In Hosea chapter 7, God’s frustration with his people builds and he gives four similes for how Israel has been unfaithful. They are like an over-heated oven, a half-baked cake, a silly dove, and a treacherous bow. God goes into poetic detail about how his people had not only failed in their covenant with him because of their evil passions and foolishness, but had consequently become his enemy.
“When I would heal Israel, the iniquity of Ephraim is revealed, and the evil deeds of Samaria, for they deal falsely; the thief breaks in, and the bandits raid outside. But they do not consider that I remember all their evil. Now their deeds surround them; they are before my face. By their evil they make the king glad, and the princes by their treachery.”Hosea 7:1-3
Israel progressed in their wickedness, unaware of the enemy they were making. Pleasing the world made them forget to please their God. The world may have approved of their sins but in reality God had ample evidence against them for their deeds and remembered them all for their future judgement.
“They are all adulterers; they are like a heated oven whose baker ceases to stir the fire, from the kneading of the dough until it is leavened. On the day of our king, the princes became sick with the heat of wine; he stretched out his hand with mockers. For with hearts like an oven they approach their intrigue; all night their anger smolders; in the morning it blazes like a flaming fire. All of them are hot as an oven, and they devour their rulers. All their kings have fallen, and none of them calls upon me.”Hosea 7:4-7
The first of the four similes used in this chapter is that Israel is like a heated oven whose baker ceases to stir the fire. Their hearts burn with a quiet and suppressed passion for evil. God compares this passion to anger that smolders until it violently erupts like a blazing fire. V. 7 gives us some insight on the passions of Israel; their fallen kings and devoured rulers may refer to the six previous kings who had been assassinated. Israel’s lust for political control had been leading them to their own demise.
“Ephraim mixes himself with the peoples; Ephraim is a cake not turned. Strangers devour his strength, and he knows it not; gray hairs are sprinkled upon him, and he knows it not. The pride of Israel testifies to his face; yet they do not return to the Lord their God, nor seek him, for all this.“Hosea 7:8-10
Here God compares Israel to a cake not turned. They had become an impure people after mixing themselves with foreign nations. Their acceptance of foreign gods and religion made them like an unturned cake; half-baked and apathetic. They were like a bride with a wandering eye, not fully committed to her love. The gray hairs (likely imagery of mold growing on a cake) sprinkled upon them was a sign that they were no longer acceptable to God.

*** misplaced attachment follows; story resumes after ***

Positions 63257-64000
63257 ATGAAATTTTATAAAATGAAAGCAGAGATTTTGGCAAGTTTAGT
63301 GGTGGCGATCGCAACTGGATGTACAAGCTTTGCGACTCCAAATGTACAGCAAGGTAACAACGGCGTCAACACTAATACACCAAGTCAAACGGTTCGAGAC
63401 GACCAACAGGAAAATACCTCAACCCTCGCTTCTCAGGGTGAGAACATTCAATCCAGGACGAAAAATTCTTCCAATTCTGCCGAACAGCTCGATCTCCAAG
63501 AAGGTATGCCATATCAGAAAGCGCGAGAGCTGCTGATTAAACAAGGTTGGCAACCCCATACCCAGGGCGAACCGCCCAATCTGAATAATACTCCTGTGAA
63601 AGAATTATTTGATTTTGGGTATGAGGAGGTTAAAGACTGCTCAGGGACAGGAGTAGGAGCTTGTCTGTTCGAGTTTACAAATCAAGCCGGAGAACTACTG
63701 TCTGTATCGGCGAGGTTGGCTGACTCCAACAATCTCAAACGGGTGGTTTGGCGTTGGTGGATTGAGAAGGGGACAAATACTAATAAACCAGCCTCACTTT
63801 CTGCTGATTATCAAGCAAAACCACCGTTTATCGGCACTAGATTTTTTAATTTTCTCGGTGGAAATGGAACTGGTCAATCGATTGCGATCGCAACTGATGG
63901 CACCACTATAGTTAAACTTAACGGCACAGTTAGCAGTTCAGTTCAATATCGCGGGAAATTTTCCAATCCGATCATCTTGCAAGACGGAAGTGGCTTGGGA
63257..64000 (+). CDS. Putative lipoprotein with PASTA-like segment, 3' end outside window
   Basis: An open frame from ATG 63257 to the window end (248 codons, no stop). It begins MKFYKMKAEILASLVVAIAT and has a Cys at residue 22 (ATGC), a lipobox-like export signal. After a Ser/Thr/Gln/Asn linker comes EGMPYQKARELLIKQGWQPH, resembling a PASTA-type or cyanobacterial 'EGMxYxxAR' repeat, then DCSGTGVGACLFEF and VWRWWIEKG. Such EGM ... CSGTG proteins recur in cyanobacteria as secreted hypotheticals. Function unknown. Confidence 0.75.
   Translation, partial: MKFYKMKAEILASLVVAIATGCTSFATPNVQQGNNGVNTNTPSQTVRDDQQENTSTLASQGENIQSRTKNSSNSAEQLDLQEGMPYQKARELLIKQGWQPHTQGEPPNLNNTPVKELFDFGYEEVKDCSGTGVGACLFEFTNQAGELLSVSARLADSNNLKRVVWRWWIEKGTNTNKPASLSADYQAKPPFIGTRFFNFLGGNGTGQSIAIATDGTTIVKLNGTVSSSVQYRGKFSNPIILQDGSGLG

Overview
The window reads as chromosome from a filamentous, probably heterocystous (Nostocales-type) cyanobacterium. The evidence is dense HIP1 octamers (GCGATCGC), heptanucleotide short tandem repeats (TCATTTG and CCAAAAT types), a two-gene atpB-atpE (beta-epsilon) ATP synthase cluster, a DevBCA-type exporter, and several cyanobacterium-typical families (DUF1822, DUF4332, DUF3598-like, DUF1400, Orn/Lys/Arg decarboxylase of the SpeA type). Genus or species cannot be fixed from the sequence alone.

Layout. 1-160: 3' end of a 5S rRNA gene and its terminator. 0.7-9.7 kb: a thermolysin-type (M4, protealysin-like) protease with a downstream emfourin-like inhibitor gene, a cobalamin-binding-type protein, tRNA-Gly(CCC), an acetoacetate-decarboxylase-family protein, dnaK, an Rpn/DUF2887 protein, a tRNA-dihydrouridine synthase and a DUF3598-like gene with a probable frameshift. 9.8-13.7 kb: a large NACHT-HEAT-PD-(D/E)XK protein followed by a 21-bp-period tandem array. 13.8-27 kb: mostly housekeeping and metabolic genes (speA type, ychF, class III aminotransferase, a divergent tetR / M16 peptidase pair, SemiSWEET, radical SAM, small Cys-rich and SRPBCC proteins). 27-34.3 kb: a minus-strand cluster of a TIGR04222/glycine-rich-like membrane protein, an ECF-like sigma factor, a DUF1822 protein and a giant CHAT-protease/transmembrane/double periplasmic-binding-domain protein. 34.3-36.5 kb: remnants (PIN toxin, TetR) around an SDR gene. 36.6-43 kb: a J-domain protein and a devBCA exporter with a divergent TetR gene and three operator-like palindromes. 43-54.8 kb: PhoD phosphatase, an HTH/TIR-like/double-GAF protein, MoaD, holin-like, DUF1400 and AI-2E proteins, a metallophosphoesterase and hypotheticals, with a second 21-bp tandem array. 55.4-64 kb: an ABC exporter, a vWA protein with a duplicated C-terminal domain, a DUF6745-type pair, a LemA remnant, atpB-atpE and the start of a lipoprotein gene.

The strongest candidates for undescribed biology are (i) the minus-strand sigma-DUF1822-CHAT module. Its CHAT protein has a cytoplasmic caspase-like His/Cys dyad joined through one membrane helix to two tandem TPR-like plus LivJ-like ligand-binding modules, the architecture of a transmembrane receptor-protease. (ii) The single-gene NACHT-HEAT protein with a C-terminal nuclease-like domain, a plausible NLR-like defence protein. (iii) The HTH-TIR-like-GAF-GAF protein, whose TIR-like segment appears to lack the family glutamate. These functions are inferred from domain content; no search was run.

“Ephraim is like a dove, silly and without sense, calling to Egypt, going to Assyria. As they go, I will spread over them my net; I will bring them down like birds of the heavens; I will discipline them according to the report made to their congregation. Woe to them, for they have strayed from me! Destruction to them, for they have rebelled against me! I would redeem them, but they speak lies against me.“Hosea 7:11-13
Israel is described as a silly dove who foolishly flits from nation to nation. They willingly submitted themselves to former enemies, without realizing the consequences or repercussions. But God is not merely an opposing nation that they would war with. To God, they were as easily subdued as prey was to a predator and he would discipline them for their rebellion and arrogance.
“They do not cry to me from the heart, but they wail upon their beds; for grain and wine they gash themselves; they rebel against me. Although I trained and strengthened their arms, yet they devise evil against me. They return, but not upward; they are like a treacherous bow; their princes shall fall by the sword because of the insolence of their tongue. This shall be their derision in the land of Egypt.“Hosea 7:14-16
The Israelites were fully responsible for their treachery and had proved time and again that their passion was to serve and satisfy themselves and they would go through any means to achieve this. Their pride and lust led them to rebel against God and chase after enemies as they would a lover. And in their time of need they cry out, but not to God. To God, they had become enemies. In the last simile, God says that they are like a treacherous bow. Their aim is directed at God and God sets his bow to aim right back at them, similar fashion to a husband and wife in a divorce trial standoff. The upper hand in this battle is obvious, but the outcome is not.
God uses the story of Hosea not to show how his people deserved his mercy, but just how much they did not. Hosea rescued his unfaithful bride with undeserving reconciliation. He put his bow down to receive her into his arms. But this metaphor does not completely work with how we nor Israel are reconciled to God. Hosea receives his bride out of obedience and not because he was in any position to atone for her sin, for he considered himself among those who needed to repent. So, how do we escape the bow that is deservingly aimed toward us? Do we lower our own in humility to be considered acceptable? What we so often forget is how much we are like the Israelites. We burn with yearning passion for things other than God, we are half-baked, silly doves and it is impossible to humble ourselves before God. Because of this, God in his mercy and love instead aims the bow in his own direction. Jesus Christ took on the treacherous bow for our sake and became an enemy in our stead so that we could be reconciled. And through him we can do what God wants from us, what he cries out for the Israelites to do in Hosea: to call upon him, to seek him, to be redeemed by him, and to cry to from the heart as we return to him.